The Union Cabinet decided to postpone giving this amount in view of the attack but at the same time Gandhi started a fast-unto-death to get this amount immediately, as a result of which this amount was given to Pakistan against the interests of India.


 Nathuram Godse cited this act of Mahatma Gandhi as a reason for his assassination.


Riot riots at the time of partition of India

Many scholars believe that the British government did not handle the process of partition properly.  Since the Declaration of Independence was announced earlier and the Partition was announced later, the responsibility of maintaining peace in the country came to the head of the new governments of India and Pakistan.


 Nobody thought that many people would go from here.  People thought that security would be provided for the people of minority communities in both the countries.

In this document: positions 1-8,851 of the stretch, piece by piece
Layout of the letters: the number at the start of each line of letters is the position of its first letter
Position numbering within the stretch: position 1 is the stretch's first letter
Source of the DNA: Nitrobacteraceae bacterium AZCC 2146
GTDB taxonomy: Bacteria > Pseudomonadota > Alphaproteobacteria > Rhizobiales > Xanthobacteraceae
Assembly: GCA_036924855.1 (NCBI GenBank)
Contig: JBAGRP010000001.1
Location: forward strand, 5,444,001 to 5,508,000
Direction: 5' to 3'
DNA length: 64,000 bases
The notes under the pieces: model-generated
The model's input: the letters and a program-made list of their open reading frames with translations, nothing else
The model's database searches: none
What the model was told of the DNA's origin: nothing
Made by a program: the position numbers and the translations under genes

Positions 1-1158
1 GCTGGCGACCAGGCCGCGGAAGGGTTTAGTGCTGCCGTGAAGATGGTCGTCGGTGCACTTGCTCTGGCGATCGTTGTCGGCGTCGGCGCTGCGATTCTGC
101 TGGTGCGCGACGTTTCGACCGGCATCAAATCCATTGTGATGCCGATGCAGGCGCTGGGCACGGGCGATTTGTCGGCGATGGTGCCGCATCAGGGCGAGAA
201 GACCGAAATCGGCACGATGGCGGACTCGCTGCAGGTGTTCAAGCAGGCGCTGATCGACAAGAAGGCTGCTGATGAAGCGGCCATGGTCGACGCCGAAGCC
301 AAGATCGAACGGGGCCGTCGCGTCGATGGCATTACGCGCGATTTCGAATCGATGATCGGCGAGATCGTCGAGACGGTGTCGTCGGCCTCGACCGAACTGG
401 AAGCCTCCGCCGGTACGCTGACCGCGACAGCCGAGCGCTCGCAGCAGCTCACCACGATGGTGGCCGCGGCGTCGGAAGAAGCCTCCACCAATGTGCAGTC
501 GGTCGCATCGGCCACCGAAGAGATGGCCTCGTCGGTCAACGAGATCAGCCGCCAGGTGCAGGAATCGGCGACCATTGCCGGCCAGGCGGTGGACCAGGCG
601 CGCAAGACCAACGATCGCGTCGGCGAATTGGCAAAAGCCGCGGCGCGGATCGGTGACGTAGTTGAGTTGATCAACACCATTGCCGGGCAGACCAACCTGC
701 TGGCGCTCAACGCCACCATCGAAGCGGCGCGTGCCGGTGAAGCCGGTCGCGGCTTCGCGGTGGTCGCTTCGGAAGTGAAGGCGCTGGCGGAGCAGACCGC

But the new governments of the two countries did not have the necessary arrangements to deal with violence and crime.  As a result, riots broke out and many people were killed and many people had to leave the house and flee.


 It is estimated that about 5 to 3 million people died during this period, some in riots and some due to travel difficulties.


 Critics are of the view that the short-sightedness of the early and immediate leadership of the British to transfer power early was responsible for the massacre and unrest that took place during independence.